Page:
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MUM and dad investors will receive generous concessions to park their savings with banks and building societies as part of sweeping tax reforms.

The Rudd Government is preparing to unveil a new savings scheme offering tax breaks similar to superannuation’s discount rate of 15 per cent, The Daily Telegraph reports.

It will encourage investors to deposit savings with the four major banks and other respected financial institutions.

But investors will have to “lock up” their savings — perhaps for between five and 10 years — to qualify for the special rate.

The new savings deal will be announced as part of the Government’s much-anticipated response to the Henry tax review.

It will be part of a suite of measures aimed at building a new savings culture in Australia.

But it is also hoped it will generate billions of dollars in bank deposits, cutting the need for finance houses to borrow from overseas.

The Government expects it will be popular with voters who currently face punishing tax rates on savings. Some taxpayers can pay up to 50 per cent on interest earned from their bank deposits.

Australia is one of the few countries in the world to tax bank savings at the full rate.

Among key reforms, taxpayers will be able to lodge their annual tax returns with a few clicks of a mouse.

And Australia’s antiquated tax system — containing 125 different taxes — will be streamlined to simplify arrangements.

It is understood the Reserve Bank and other financial authorities have raised concerns about the steady decline in deposits.

Bank CEOs have been lobbying Canberra for changes to taxation on ordinary bank deposits, claiming the superannuation industry gets a huge advantage.

And they have a strong ally in Treasury boss Dr Ken Henry, who has also raised concerns over the punitive rates faced by those who save with banks.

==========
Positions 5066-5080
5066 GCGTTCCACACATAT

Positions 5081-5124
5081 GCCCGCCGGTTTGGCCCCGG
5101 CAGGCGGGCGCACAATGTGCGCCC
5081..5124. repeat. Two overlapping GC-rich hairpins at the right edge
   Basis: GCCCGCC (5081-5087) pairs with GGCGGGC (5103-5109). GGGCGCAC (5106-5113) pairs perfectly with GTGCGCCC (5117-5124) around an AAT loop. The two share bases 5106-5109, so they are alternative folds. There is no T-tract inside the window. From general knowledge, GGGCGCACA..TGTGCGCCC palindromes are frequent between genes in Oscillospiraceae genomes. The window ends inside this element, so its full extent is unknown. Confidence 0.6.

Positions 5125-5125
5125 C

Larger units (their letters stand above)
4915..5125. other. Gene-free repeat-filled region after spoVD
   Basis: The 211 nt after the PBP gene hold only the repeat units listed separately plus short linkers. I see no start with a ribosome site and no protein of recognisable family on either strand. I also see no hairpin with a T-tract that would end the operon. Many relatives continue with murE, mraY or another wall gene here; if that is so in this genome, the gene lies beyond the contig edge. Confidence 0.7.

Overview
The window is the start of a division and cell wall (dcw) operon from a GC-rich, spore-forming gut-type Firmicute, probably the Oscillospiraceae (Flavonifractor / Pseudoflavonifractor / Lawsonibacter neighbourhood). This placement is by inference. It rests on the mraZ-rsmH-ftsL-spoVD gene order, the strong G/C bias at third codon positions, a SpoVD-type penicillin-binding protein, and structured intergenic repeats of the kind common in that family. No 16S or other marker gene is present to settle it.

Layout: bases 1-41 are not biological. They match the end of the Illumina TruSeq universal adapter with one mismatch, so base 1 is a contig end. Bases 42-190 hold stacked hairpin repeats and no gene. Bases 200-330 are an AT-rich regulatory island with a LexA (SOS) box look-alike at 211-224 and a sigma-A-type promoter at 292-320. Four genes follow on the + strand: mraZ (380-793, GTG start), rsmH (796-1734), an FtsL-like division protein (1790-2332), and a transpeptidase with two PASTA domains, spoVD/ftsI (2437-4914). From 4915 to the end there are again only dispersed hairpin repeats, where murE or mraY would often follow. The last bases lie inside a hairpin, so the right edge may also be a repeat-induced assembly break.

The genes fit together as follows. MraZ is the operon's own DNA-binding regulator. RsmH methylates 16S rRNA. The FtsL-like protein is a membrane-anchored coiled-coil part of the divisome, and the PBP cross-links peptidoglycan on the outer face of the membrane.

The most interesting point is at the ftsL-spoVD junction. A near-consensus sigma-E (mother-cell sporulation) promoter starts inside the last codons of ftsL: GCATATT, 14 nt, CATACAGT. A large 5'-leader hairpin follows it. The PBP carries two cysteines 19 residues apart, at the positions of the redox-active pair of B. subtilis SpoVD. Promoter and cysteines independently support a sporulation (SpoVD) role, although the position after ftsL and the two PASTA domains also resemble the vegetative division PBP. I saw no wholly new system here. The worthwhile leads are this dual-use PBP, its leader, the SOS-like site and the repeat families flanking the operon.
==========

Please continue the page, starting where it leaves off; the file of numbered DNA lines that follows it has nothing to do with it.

Source  :  www.news.com.au

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Sarah MacPherson, Melville

Sarah has a 19-year-old daughter living at home, and is in the process of starting up a technology-based business.                 single mother
 
What Sarah wanted:
Measures to help vulnerable in society, such as pensioners, carers and single parents;
. Increased taxes on cigarettes and alcopops;
. Stimulus packages for small startup companies;
. Maintenance of the First Homeowners Grant boost;
. Investment in education;
. Dumping of the GST charged on sanitary products.
 What she got:
. Increased pensions – by $32.49 for singles and $10.14 per couple.
. The pension age lifted to 67 between years 2017 and 2023.
. First Homeowners Grant boost to remain until September 2009, but to be halved after that.
. Opening up university places for additional 50,000 students over four years from next financial year.
. $437 million over four years to boost number of disadvantaged students at university.
. A 50 per cent small business tax break for eligible capital expenditure.
Her verdict:
“I suppose the first word that came to mind was ‘predictable’,” Sarah said.
 
“The rise in pension age means many of the battlers will have to battle a little longer.
 
“But if you look at the current global economy, they probably haven’t done too badly – they can’t please everybody”

www.watoday.com.au

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